Money launderers in Singapore are increasingly using onshore shell companies to mask their transactions, a senior official figure has said.
Valerie Tay, who heads the anti-money laundering department at the Monetary Authority of Singapore (MAS), said banks had closed accounts of several onshore shell companies over the past year, after detecting unlawful transactions.
“When we looked deeper into the risks, we realized that while criminals may still be using offshore companies, actually they have shifted to using onshore companies to evade detection,” Tay told Reuters in an interview, adding that this trend was also noticed in other financial centres.
“And that’s when we started to be concerned. Because when the modus operandi of criminals shifts to evade detection and the industry isn’t vigilant enough, the criminals can get their way,” she said.
Singapore’s position as one of the world’s leading financial centres and a trade hub make it particularly vulnerable to money laundering due to large cross-border flows. And the relative ease of starting a business in Singapore renders it potentially more vulnerable to misuse of shell firms, which otherwise have many legitimate purposes.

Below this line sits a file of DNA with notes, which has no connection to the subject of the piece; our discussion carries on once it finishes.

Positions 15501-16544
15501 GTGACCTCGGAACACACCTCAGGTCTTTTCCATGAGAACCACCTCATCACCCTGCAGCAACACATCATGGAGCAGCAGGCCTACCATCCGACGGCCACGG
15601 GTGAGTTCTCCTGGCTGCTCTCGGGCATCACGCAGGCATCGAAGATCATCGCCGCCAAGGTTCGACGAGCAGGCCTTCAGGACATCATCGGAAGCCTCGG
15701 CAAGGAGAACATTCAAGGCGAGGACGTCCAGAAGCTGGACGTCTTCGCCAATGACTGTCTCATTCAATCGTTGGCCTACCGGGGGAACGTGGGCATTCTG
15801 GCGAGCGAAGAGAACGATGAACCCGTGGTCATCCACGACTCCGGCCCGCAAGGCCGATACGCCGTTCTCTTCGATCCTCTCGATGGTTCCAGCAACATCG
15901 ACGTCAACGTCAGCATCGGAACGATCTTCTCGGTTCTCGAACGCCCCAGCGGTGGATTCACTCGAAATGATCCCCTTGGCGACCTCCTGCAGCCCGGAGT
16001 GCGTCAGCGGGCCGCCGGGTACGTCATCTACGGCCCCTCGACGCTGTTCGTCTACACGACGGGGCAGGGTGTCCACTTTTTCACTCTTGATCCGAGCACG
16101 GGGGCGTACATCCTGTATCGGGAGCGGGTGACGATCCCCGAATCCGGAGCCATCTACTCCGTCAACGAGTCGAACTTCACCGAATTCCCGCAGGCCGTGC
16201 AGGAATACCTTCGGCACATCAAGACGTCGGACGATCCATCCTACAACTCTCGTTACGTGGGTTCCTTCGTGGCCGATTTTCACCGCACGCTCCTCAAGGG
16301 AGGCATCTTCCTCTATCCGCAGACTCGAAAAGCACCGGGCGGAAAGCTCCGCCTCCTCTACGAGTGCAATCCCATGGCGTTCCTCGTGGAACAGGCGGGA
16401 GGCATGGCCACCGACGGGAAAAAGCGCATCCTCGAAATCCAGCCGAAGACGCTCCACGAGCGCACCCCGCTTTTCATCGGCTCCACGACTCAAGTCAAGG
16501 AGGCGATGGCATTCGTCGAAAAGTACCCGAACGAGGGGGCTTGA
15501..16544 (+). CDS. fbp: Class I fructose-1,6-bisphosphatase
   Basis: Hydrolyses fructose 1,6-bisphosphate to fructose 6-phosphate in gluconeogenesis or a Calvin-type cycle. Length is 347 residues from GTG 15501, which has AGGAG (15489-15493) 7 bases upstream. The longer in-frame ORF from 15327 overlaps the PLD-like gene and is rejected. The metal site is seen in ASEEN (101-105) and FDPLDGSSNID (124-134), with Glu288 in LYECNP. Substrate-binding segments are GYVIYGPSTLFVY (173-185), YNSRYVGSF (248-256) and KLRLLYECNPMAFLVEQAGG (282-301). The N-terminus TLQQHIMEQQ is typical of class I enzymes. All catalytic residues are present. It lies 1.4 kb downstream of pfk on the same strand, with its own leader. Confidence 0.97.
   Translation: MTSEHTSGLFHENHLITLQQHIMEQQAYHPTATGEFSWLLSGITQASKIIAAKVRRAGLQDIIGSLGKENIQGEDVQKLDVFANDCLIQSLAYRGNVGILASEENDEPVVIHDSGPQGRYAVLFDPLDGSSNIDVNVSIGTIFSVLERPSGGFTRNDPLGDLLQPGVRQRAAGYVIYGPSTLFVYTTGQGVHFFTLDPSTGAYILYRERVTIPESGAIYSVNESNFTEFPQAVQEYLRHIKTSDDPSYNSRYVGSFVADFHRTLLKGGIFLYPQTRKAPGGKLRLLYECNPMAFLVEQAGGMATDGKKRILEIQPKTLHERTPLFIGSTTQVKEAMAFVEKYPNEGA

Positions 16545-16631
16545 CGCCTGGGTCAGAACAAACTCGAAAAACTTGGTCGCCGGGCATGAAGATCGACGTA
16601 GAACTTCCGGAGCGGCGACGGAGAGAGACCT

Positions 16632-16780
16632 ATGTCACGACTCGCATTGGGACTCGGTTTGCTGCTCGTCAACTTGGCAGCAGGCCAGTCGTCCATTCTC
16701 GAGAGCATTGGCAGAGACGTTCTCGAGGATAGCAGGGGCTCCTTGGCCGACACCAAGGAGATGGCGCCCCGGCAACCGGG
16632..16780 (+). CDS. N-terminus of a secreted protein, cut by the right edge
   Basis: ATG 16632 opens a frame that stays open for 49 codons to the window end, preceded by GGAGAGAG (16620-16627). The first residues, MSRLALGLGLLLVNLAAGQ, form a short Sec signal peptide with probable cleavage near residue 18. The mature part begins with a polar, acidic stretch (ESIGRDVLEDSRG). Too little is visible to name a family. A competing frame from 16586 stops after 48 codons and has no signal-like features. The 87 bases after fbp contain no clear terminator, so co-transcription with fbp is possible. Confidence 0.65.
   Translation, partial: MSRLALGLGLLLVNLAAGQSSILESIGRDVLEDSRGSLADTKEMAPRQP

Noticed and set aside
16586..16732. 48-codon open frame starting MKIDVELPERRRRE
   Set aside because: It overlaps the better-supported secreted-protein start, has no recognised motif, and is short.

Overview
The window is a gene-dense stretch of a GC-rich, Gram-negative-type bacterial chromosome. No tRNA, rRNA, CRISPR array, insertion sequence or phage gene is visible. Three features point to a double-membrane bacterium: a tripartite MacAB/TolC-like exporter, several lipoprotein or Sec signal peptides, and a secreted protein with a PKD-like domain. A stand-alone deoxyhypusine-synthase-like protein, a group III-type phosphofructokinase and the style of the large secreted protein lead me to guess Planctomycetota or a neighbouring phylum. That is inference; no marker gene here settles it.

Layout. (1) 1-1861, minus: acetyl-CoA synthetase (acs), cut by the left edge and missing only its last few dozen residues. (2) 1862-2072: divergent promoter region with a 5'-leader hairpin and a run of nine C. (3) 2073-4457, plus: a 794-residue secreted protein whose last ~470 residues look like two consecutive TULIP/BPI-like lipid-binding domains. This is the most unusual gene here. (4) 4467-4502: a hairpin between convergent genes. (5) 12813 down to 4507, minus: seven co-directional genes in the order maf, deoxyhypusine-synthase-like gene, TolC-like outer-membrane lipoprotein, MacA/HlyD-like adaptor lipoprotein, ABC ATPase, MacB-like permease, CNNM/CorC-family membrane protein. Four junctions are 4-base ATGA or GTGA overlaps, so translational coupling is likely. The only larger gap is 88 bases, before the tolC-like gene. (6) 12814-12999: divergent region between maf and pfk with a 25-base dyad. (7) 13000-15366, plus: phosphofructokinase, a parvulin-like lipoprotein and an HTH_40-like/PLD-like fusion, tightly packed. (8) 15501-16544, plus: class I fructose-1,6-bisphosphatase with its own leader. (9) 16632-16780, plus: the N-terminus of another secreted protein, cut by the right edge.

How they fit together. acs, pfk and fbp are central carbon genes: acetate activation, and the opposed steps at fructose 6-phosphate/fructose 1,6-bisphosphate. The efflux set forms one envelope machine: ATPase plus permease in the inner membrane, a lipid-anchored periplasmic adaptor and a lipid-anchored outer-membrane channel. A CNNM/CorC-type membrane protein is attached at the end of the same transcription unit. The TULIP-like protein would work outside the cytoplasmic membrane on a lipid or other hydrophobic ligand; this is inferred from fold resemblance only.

Tay, a 20-year veteran at MAS and former journalist, said red flags at shell companies included disproportionately large or high velocity transactions and unusual patterns in dealings.
She said the MAS has told banks to “actively look for shell companies that can be abused for illicit financing. So there’s a supervisory expectation for pro-active detection and disruption of illicit finance”.
Data analytics and network analysis had helped banks map out relationship linkages to detect unlawful transactions at shell companies in the past year, Tay said.
The MAS’ anti-money laundering department, set up three years ago to conduct functions that were carried out by different units, has grown to 30 specialists from 20. It works closely with the Commercial Affairs Department.